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Ias 36

Ias 36



IAS 36

IAS 36



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    Ias 36 Ias 36 Presentation Transcript

    • Impairment of Assets: IAS 36
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    • Impairment of Assets • Related standards • IAS 36 • Current GAAP comparisons • IFRS financial statement disclosures • Looking ahead • End-of-chapter practice 6
    • Related Standards • FAS 157 Fair value measurements • FAS 144 Accounting for the impairment or disposal of long-lived assets • FAS 142 Goodwill and other intangible assets • FAS 141 Business combinations 7
    • Related Standards • IFRS 3 Business combinations • IAS 16 Property, plant and equipment • IAS 17 Leases • IAS 27 Consolidated and separate financial statements • IAS 28 Investments in associates • IAS 31 Interests in joint ventures • IAS 38 Intangible assets • IAS 40 Investment property 8
    • IAS 36 – Overview • Objective and scope • Identifying an asset that might be impaired • Recognizing and measuring an impairment loss for an individual asset • Recognizing and measuring an impairment loss for cash-generating units and goodwill • Reversing an impairment loss • Disclosure 9
    • IAS 36 – Objective and Scope • IAS 36 ensures that assets are reported on the statement of financial position at no more than the entity can recover from their use or sale. • May be an impairment loss—“the amount by which the carrying amount of an asset or a cash-generating unit (CGU) exceeds its recoverable amount” 10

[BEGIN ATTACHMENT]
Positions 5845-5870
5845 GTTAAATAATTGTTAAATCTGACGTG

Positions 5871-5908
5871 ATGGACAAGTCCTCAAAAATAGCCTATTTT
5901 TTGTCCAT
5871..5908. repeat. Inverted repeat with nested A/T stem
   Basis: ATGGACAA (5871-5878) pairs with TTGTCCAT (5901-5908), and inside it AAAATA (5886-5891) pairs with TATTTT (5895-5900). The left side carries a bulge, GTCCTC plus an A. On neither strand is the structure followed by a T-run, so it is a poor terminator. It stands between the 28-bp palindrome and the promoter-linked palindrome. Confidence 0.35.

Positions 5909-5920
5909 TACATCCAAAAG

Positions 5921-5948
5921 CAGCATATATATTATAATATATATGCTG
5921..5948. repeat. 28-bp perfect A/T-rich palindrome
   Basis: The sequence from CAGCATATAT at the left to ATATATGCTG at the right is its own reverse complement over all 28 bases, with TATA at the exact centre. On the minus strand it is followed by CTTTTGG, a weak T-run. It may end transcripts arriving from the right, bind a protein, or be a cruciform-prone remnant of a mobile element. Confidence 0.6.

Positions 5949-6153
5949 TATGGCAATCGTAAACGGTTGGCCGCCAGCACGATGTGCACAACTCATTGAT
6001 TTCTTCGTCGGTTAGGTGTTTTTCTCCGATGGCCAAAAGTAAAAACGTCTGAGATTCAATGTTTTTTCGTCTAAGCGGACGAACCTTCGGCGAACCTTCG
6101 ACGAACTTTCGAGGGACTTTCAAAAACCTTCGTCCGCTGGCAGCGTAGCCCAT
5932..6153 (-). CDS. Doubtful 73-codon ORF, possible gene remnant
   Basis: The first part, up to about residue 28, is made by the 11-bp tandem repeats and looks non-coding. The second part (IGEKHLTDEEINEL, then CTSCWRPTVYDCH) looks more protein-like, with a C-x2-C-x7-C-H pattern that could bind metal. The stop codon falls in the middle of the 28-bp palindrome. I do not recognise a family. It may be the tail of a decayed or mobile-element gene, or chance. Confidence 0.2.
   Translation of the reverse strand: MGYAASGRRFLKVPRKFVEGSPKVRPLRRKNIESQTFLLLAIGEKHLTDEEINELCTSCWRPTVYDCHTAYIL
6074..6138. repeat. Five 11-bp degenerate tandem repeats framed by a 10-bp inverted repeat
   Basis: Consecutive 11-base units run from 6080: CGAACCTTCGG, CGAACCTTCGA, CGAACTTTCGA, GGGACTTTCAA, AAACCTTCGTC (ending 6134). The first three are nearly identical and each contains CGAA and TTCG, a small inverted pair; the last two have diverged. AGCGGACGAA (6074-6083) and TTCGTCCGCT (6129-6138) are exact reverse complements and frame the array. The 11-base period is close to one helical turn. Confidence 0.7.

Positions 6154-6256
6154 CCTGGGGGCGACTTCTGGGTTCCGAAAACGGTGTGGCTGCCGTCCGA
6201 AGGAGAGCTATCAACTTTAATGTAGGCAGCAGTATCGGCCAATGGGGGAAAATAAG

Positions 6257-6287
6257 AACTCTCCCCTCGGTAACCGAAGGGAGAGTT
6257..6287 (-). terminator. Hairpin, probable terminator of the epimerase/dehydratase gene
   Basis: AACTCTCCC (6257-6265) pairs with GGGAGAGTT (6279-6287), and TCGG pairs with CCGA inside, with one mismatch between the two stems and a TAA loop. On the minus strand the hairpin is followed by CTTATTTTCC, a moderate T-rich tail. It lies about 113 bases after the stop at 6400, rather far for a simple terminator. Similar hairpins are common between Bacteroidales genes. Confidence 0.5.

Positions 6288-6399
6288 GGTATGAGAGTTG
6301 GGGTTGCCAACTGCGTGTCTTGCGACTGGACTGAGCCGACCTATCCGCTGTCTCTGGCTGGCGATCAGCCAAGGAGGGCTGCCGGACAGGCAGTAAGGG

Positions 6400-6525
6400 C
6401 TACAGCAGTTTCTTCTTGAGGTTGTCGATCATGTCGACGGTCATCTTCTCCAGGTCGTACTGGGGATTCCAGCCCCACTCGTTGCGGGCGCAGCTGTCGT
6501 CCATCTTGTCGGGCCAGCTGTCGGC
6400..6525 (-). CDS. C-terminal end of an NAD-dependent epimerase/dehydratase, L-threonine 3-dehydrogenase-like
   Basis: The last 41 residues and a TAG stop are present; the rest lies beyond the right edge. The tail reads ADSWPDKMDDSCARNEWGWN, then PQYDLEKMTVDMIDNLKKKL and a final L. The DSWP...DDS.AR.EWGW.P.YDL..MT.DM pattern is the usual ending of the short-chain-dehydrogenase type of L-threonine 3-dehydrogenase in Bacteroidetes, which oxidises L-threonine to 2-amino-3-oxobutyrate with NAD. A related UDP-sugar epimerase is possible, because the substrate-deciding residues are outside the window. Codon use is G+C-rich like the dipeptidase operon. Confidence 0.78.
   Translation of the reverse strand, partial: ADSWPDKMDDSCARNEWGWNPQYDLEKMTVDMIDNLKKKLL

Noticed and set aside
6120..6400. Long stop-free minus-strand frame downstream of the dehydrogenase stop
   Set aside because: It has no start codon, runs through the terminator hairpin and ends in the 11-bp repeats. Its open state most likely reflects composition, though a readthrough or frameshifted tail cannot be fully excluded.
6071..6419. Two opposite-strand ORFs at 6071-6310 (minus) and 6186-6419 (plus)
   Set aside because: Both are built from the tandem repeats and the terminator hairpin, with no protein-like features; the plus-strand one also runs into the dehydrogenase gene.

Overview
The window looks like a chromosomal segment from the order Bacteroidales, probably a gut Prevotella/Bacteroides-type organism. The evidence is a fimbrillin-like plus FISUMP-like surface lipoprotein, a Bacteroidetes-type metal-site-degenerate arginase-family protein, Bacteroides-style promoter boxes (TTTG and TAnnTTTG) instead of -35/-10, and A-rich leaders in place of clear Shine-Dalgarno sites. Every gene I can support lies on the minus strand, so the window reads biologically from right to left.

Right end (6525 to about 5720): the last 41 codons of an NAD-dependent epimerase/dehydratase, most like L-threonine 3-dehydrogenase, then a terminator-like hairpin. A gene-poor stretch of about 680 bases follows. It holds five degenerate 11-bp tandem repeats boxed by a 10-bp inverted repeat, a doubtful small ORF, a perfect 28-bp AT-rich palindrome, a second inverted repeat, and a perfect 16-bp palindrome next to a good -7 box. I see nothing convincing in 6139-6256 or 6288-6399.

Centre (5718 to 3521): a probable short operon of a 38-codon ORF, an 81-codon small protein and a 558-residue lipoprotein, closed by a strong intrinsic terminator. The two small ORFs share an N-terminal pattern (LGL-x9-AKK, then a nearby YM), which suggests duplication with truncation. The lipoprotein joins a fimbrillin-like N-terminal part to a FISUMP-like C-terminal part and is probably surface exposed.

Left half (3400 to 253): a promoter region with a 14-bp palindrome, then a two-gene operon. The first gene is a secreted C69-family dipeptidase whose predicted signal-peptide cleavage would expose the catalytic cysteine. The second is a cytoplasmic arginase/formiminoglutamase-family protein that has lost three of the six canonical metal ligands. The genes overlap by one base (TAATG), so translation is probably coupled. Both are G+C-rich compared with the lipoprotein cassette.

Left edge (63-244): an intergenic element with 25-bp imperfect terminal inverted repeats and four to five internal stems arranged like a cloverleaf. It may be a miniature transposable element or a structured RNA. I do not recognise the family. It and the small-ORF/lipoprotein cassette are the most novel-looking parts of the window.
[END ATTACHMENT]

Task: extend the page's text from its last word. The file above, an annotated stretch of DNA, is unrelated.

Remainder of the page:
• IAS 36 – Objective and Scope • IAS 36 excludes: – inventories – assets arising from construction contracts – employee benefit assets – deferred tax assets – financial assets under IAS 39 – non-current assets or disposal groups held-for-sale – investment property, biological assets based on FV measurements 11
    • IAS 36 – Objective and Scope 12
    • IAS 36 – Identifying an Asset that May Be Impaired• Assets – end of each reporting period – assess for indications of impairment – if indications of impairment, test for impairment • Intangibles with indefinite lives, those not yet ready for use, and goodwill – annually – test for impairment regardless of indications of impairment 13
    • IAS 36 – Identifying an Asset that May Be Impaired Indication of impairment? Consider: 14
    • IAS 36 – Identifying an Asset that May Be Impaired Testing for impairment: • Estimate asset/CGU’s recoverable amount. If recoverable amount is greater than the carrying amount – no impairment. • Recoverable amount - higher of: – fair value less costs to sell, and – value in use 15
    • IAS 36 – Identifying an Asset that May Be Impaired • For assets that do not generate independent cash flows on their own – group into cash-generating units (CGUs) • CGU – “the smallest identifiable group of assets that generates cash flows that are largely independent of the cash flows from other assets or groups of assets” 16